The final bail hearing for Alex Sanchez began around 1:40 p.m. on Monday, October 18.
Every bench in courtroom on the second floor of the federal court on Spring Street was packed to the point of slight discomfort for the audience, with several reasonably prominent people turned away altogether because they came too late.
After Judge Manual L. Real opened the proceedings, he told Sanchez’s attorney, Kerry Bensinger, to speak first. Bensinger is a tall, fit, affable, very smart man and a skilled researcher who is court appointed, but has spent an astonishing amount of time on this case already.* His courtroom manner, however, while calm and intelligent, has thus far lacked the aggressiveness that he and his client may need.
And then there is U.S. District Court Judge Manual Real. Appointed in 1966 by Lyndon Johnson, at 85, Judge Real is what we used to call a character. He has spent 43 years on the same bench and projects an image that combines the demeanor of an irascible uncle who mutters loudly and tyrannically over his soup at Thanksgiving dinner, with that of a glowering bird of prey.
Bensinger told the judge that he would like to call to the stand Father Greg Boyle. The intention was to have the priest (who is frequently called as an expert witness in both state and federal trials) talk about the elements of the four wiretap conversations central to the prosecution’s case that he noted were discrepant from what the feds had said was on the recordings. Most importantly, Boyle would speak about the crucial section about Sanchez no longer being an active gang member that the prosecution had conveniently omitted from their filing. [Details here.]
It promised to be an interesting testimony.
On the way to the hearing I spoke to Greg about the four recordings and asked him if there was anything in the conversations that he thought was incriminating. “All the time I was listening, I kept bracing myself,” he said. “But it never came. There really isn’t anything.”
In an earlier hearing, the prosecution had called their own expert witness—LAPD detective Frank Flores—to characterize what was on the recordings. Attorneys in the audience assumed that Judge Real would permit Greg to take the stand in order to level the playing field.
Attorneys in the audience were wrong.
He did not need to hear from Father Greg, Judge Real shouted. (And when I say shouted, I am not being hyperbolic.) “It is not his interpretation that is important! It is that of the court!”
Bensinger tried to explain about the importance of the missing section that he said directly disputed the prosecution’s claim that Sanchez was an active gang member and a shot caller. But Judge Real was no longer listening. “That’s a matter for trial! Tri-al, counselor, don’t you understand?!”
Bensinger said he had another witness he intended to call, a woman who runs a prominent gang tattoo removal agency in LA County. Bensinger wanted her to rebut the prosecution’s earlier contention that, although Sanchez had all his visible gang tattoos removed, the fact that he still had one left on his chest proved that he was still an active gang member.
Real shouted down that idea too.
“She’s not competent to say anything one way or the other!” he roared.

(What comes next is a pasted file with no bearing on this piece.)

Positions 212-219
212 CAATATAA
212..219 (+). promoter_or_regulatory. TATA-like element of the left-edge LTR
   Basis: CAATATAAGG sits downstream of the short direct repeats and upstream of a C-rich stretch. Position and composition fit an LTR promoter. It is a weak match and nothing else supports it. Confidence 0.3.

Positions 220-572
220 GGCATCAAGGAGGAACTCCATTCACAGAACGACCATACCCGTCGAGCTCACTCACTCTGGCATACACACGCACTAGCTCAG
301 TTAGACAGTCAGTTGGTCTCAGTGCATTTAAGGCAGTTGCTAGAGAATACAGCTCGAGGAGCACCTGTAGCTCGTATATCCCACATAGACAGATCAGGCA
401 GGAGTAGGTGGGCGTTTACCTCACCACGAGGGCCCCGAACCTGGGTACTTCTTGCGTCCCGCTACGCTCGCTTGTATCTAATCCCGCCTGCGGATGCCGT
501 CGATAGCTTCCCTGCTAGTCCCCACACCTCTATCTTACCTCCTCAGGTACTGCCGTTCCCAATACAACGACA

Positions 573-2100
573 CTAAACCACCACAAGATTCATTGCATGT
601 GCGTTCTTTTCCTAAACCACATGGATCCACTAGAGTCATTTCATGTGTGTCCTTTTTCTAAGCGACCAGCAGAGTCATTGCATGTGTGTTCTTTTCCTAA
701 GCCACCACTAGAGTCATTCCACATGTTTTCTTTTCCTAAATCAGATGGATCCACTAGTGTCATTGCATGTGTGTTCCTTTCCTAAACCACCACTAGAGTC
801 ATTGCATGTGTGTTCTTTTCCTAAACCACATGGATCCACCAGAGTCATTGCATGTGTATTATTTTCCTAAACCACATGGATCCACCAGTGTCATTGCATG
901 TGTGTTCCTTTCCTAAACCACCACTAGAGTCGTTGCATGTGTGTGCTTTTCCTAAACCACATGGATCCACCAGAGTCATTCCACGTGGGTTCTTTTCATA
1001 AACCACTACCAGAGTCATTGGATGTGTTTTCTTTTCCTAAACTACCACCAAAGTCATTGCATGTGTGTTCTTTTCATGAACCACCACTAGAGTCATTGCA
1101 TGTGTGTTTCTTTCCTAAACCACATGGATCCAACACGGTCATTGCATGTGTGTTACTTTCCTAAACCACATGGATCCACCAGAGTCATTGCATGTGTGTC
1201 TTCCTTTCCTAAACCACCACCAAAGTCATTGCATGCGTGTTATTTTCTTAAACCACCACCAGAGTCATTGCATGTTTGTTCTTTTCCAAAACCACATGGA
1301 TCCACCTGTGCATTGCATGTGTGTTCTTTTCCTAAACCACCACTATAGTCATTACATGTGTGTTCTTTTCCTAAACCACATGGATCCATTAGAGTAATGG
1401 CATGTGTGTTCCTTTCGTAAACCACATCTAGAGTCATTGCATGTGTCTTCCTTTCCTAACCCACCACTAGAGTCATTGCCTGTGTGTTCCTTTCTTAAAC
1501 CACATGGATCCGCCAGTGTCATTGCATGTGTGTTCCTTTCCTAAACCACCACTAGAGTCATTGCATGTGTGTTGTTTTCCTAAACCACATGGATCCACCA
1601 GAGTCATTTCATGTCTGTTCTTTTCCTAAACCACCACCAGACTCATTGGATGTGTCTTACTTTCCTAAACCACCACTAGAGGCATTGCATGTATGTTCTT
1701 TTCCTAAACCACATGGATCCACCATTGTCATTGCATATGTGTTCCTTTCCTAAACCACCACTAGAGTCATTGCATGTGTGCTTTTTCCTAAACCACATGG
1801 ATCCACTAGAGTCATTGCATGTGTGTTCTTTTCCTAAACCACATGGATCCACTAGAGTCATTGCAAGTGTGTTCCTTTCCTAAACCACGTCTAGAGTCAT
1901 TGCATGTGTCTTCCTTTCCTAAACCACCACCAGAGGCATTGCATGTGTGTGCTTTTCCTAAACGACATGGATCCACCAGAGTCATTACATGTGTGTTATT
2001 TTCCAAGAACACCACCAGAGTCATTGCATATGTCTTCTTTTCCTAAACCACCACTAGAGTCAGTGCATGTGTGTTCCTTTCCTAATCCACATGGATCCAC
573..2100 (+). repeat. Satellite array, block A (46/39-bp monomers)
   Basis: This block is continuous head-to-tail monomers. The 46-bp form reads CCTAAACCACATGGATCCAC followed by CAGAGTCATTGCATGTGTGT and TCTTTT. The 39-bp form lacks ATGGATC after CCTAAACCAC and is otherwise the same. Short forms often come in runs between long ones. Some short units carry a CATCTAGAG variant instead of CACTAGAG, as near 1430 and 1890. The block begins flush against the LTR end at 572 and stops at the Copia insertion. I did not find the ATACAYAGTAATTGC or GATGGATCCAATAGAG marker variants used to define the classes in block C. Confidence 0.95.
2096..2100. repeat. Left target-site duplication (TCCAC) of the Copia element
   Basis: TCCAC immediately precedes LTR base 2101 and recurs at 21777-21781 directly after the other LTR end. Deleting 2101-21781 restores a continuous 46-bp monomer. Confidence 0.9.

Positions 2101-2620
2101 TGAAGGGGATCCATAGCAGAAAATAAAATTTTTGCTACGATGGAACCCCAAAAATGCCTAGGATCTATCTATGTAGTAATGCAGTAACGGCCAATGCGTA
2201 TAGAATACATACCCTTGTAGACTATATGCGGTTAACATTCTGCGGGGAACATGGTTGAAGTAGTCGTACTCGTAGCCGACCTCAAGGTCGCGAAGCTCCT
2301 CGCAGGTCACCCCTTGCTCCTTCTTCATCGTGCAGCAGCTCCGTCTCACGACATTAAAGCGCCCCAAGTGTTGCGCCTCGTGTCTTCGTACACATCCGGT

The only thing that Judge Real would allow from Bensinger’s prepared presentation, was the cross examination of Det. Frank Flores. This basically meant that the prosecution was able to present a witness and multiple pieces of evidence–exhibits— to “prove” why Sanchez was an active gangster and flight risk, while the defense was allowed no countering witnesses, and no countering exhibits.
With a sigh, Bensinger proceeded.
Bensinger asked Detective Flores why he didn’t include the missing material about Sanchez not being an active gang member in his own court filing. [See previous post for details] Flores said he didn’t think it was important. Kerry pressed that point and Flores said that Camaron—the nickname of the now-dead El Salvadoran MS-13 gangster who made the remarks —was speaking “tongue in cheek.”
At this, there was audible muttering from the crowd. “So Cameron was a post modern gangster who was speaking ironically?” someone near to me whispered.
It was Bensinger’s contention that Sanchez threatened no one, and ordered no hits. To the contrary, said Bensinger, Sanchez was on the four calls in question to try to diffuse a situation in which several people—Sanchez prominently included—had been accused of being FBI informants. Because of this accusation, a Salvadoran gangtser with the nickname Cameron had caused a “green light” to be put on Sanchez and others. In other words, Cameron had ordered a hit on a number of people, including Sanchez. And Sanchez was trying use his contacts and personal influence to defuse what had become a volatile situation.
The issue of the FBI informant rumor and the “green light” are not in depute. What is in dispute and, based on the transcripts, open to interpretation, is what Alex Sanchez did about the threat.
One of the issues that Bensinger brought up during the cross examination was his contention that Flores completely and crucially misidentified a person on one of the calls, a guy with the street name of Zombie. According to Flores, the person, “Zombie,” on the phone call was also the person who was eventually arrested for the murder of Cameron, a murder that Sanchez had allegedly ordered during the last of the four phone calls that are the center of the prosecution’s case.
Yet, according to Bensinger, the guy called “Zombie” on the call was a very different fellow from Juan Bonilla, the killer, who is also called Zombie.
(I know this nickname business is dizzying, but try to stay with me here.)
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